Yellow-pigmented colonies grew on bromocresol purple lactose agar plate after 48 hours of incubation at 37°C and appeared as thin gram-negative bacilli after gram-staining was performed. The nonfermenting, nonmotile, oxidase-positive bacterium could grow at various pH values (pH 6.0, 7.3, and 8.0) and at different temperatures (30, 37, and 40°C). The semi-automatic Api 20NE gallery (bioMérieux, Marcy l’Etoile, France) identified the strain as Sphingomonas paucimobilis, whereas the ID-GNB card of the VITEK 2 system (bioMérieux) identified the bacterium as Sphingobacterium thalpophilum. The 16S rDNA amplification and sequencing were performed with universal primers 27f and 1378r as previously described (6). The 1366-bp sequence matched that of C. terrae with 100% similarity, according to BIBI (Bioinformatic Bacteria Identification, or BLAST ( analysis. Phylogenetic analysis with either the neighbor-joining or maximum-parsimony algorithm embedded the NTS8639 strain to the genus Chitinophaga and the species C. terrae (Figure). The biochemical characteristics of the bacterium corresponded to those previously described for C. terrae by Kim and Jung (3). The strain reduced nitrate to nitrite, produced N-acetyl-β-glucosamidase, phosphatase, α- and β-galactosidases, α- and β-glucosidases, and assimilated L-arabinose, L-fucose, D-glucose, maltose, D-mannose, D-melibiose, L-rhamnose, sucrose and salicin with Api 20NE, Api ID32GN (bioMérieux), and ID-GNB biochemical galleries. Unlike S. paucimobilis, the strain was positive for nitrate reductase and L-rhamnose. Also, negative reaction for urease and L-fucose assimilation differentiated the strain from S. thalpophilum. At the species level, the bacterium grew well at 37°C, unlike Chitinophaga arvensicola, and showed positive oxidase reaction and nitrate reduction, unlike Chitinophaga ginsengisegetis (2,5).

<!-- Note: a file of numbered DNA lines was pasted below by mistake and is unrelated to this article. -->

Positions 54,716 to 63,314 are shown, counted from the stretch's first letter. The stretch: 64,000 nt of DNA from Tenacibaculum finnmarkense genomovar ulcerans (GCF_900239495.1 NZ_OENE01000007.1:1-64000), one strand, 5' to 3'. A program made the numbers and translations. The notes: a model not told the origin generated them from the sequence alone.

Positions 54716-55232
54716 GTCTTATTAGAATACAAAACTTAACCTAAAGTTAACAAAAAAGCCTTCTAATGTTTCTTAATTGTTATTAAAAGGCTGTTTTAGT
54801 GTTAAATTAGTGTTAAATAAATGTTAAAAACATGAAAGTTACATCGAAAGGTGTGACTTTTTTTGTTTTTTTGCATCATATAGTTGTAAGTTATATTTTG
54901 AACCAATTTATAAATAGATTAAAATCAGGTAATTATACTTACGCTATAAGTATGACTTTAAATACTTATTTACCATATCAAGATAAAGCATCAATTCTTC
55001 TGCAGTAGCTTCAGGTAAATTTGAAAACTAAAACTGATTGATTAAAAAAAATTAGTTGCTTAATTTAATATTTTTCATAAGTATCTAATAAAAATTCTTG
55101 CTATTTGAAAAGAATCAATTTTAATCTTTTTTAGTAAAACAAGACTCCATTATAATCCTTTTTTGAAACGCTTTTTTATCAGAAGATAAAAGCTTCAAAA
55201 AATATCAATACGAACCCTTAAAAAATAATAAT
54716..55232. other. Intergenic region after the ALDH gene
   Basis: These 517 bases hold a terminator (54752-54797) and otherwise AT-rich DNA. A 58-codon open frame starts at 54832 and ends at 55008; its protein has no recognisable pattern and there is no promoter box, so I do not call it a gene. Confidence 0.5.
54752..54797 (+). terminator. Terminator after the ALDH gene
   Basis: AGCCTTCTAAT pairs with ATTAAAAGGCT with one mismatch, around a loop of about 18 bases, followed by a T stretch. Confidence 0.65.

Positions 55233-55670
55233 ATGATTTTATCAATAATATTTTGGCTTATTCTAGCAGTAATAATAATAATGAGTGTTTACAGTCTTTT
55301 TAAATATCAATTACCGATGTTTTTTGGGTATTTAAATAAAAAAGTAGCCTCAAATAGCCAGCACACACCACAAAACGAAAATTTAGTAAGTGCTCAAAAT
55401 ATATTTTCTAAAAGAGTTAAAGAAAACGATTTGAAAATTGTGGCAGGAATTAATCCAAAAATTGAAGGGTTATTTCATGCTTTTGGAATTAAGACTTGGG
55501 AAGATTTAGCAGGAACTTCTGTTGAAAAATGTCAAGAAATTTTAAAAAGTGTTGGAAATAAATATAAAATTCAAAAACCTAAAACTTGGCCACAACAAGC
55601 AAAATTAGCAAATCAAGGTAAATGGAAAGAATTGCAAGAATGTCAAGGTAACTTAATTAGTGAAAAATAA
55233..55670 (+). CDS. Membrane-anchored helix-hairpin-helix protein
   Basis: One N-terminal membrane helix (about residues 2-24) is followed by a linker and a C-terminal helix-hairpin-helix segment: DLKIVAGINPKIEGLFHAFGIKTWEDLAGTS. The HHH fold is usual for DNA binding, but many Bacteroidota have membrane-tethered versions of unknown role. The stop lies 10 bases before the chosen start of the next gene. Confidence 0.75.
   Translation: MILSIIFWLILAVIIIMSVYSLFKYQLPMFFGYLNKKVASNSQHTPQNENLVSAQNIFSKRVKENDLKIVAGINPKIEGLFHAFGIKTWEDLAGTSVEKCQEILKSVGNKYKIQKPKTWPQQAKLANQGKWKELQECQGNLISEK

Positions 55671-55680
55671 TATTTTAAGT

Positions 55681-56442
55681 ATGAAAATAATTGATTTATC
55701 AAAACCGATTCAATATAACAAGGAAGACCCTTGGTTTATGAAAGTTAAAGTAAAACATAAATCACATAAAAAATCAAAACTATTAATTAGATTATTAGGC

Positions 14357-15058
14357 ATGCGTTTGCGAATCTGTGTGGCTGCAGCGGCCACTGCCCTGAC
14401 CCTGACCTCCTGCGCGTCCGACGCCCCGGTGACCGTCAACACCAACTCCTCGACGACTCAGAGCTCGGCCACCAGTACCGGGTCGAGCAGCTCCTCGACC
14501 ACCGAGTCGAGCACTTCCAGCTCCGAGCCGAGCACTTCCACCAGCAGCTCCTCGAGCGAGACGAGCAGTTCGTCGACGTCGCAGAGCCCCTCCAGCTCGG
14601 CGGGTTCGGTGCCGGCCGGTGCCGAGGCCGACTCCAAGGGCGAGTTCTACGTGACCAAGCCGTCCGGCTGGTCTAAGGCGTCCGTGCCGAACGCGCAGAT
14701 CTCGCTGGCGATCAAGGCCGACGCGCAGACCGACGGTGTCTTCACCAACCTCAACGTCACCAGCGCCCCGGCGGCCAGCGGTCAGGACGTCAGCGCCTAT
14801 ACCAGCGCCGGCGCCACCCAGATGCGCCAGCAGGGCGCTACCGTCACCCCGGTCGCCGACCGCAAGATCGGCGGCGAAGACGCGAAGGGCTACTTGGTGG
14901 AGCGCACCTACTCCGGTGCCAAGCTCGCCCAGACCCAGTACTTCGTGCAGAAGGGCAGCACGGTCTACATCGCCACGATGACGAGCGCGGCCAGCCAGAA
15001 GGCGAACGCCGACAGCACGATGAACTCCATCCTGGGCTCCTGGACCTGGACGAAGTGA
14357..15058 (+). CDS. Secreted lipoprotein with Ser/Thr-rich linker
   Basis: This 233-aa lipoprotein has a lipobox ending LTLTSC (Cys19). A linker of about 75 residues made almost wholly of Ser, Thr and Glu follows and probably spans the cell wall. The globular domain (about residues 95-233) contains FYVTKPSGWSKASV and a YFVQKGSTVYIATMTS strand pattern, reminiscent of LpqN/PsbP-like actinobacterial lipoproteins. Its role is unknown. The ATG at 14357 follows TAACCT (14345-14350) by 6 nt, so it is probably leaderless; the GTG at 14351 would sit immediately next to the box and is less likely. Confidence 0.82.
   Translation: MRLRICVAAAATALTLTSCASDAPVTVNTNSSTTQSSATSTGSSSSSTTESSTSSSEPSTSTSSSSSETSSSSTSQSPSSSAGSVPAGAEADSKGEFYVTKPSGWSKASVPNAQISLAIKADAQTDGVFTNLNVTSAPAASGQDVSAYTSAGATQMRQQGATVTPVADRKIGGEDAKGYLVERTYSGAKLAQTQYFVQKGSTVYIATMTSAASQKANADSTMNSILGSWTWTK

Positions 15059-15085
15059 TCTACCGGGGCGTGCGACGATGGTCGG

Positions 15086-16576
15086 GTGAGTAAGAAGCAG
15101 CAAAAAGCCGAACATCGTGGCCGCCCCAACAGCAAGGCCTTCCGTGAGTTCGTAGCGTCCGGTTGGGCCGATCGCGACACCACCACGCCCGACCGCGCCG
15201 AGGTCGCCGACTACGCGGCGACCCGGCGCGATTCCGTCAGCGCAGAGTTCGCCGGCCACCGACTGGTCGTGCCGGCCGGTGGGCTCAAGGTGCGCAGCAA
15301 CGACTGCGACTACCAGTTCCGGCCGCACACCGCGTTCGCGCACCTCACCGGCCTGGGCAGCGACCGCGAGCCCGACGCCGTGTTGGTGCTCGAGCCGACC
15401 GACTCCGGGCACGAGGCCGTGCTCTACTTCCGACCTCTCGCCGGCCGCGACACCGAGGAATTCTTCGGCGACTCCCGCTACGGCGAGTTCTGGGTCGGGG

Disk diffusion tests showed that the bacterium was multiresistant to antimicrobial drugs, including most of the β-lactams, aminoglycosides, fluoroquinolones, colistin, fosfomycin, and tigecyclin. It remained susceptible to amoxicillin-clavulanate, ticarcillin-clavulanate, carbapenems, and trimethoprim-sulfamethoxazole. Interpretation of the susceptibility test was impossible before 48 hours incubation, i.e., 4 days after the first positive blood culture.

We describe in this report a case of human bacteremia due to C. terrae. This environmental organism behaving as an opportunistic pathogen was able to produce infection in a severely immunosuppressed woman. The source of bacteremia was not clearly established. Catheter-related bacteremia was not confirmed by culture of the CVC tip sent to the laboratory on September 3. Virulence factors contributing to the pathogenicity of C. terrae have not yet been well defined. The infection could have been favored by the immunosuppressive therapy, the profound leukopenia, and the extensive cutaneous detachment subsequently associated with methotrexate overdose in this patient. Unlike most susceptible environmental organisms, this bacterium probably was assisted by its multiresistance to antimicrobial drugs in producing infection. The intrinsic or acquired resistance of C. terrae to antimicrobial drugs has not yet been fully elucidated. The lack of commercially available biochemical gallery databases makes correct identification of this environmental organism difficult. It also underlines the usefulness of 16S rDNA sequencing for identification of unusual gram-negative bacilli isolated from immunocompromised hosts (7).


Lise Crémet, Pascale BemerComments to Author , Olivier Zambon, Alain Reynaud, Nathalie Caroff, and Stéphane Corvec

Author affiliations: Nantes University Hospital, Nantes, France



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DOI: 10.3201/eid1507.090124

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Table of Contents – Volume 15, Number 7—July 2009


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Pascale Bemer, Department of Microbiology, CHU Hôtel-Dieu, 9, quai Moncousu, 44093 Nantes CEDEX 01, France